Well, a relatively clear night with light winds out of the south and you would expect a surge of migrant activity. But it was really rather muted. We did get a smattering of 20+ dBZ returns; i just expected a much deeper and widespread response.
Arrivals, or increased reporting: Vaux’s Swifts and Wilson Warblers.
Two notes — another well organized low is headed our way (read, more rain) and there was a pretty interesting flight path down the Columbia and out to the coast that can be seen in last night’s loop; i don’t recall seeing that before.
A solid night of ….. rain. I’m sure birds are slipping through, we just can’t see them.
So i put in the National Composite (thanks Paul) and the wind map. A good study today about migration and weather. Big flight up the Central Flyway, shut down behind the squall line but advancement up the Atlantic Flyway ahead of the weather.
Central Valley is reporting Bullock’s Orioles, Black-headed Grosbeaks, Purple Martins, House Wrens, Wilson’s, Nashville and Yellow Warblers. The Yellow and Nashville Warblers have made it to the Metro Area as well as the Purple Martins.
A few rain cells had to be dodged last night but the birds were out in front and then came in behind the largest of them. I didn’t hear of any new arrivals just more of the ones mentioned yesterday.
The real news is the powerful and well organized spring cyclone that will rake the Oregon and Washington coasts with gusts up to 70 mph. The winds will initially be out of the south and maybe some diurnal migrants will take advantage. HERE is a great write up about the forecast by Cliff Mass.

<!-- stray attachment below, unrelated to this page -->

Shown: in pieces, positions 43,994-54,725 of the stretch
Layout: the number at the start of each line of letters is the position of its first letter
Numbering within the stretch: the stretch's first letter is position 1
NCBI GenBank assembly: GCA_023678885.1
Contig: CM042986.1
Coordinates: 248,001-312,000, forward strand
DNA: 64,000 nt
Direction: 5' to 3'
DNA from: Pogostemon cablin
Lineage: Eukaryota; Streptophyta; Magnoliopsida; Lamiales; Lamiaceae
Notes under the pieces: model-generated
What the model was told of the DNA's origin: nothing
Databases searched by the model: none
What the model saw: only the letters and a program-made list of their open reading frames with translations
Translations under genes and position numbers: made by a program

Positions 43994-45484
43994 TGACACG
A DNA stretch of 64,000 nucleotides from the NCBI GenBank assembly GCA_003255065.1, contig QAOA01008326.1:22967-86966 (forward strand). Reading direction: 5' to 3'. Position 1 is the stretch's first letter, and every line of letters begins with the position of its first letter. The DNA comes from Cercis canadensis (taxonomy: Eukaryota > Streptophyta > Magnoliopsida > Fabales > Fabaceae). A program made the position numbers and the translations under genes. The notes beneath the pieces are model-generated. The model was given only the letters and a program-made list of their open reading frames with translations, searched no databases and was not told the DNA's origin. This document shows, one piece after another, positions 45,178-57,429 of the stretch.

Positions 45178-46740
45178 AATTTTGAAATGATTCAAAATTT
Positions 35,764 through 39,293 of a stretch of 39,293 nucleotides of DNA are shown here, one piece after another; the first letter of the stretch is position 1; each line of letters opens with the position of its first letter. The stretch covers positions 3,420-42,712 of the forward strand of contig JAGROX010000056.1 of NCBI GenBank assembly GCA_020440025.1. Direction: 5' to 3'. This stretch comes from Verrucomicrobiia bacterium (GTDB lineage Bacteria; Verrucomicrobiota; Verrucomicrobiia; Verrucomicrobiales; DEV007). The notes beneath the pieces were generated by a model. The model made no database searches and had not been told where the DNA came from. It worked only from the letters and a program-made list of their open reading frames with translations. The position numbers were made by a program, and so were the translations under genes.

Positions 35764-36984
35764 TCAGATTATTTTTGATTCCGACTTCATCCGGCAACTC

When you look at the Wind Power Density map you can see two things jump out — the power of the approaching storm and the stream lines out of the south right up the Central Flyway — and indeed that flyway was very active last night; from Brownsville to Minot.
Rain, heavy at times and easing up through the night. Sigh.
There was a nice south wind, so anxious birds braved the weather and picked their way north. Not in great numbers but fairly widespread as the weather would allow. It’s tough to pick them out between the rain cells so we have the Hydrometeor loop today to aide in finding the birds; a little like finding Waldo.
American White Pelicans have been reported in the region, a few more Western Kingbirds and Osprey as well. Ruby-crowned Kinglets are starting to sing. It’s a wonderful song and we only get a small window in early spring to hear it before they clear the area as they head north to the breeding grounds.
Pacific Slope Flycatcher reported in the Central Valley is a first arrival.
As suspected (but not verified because of the terrible weather recently) migration is in full tilt. Mostly, waterfowl are on the move it seems. I’m not seeing any reports of widespread passerine movement. There has been reports of Violet-green Swallows and a few reports of vanguard Osprey. Last night’s movement was aided by a SE wind.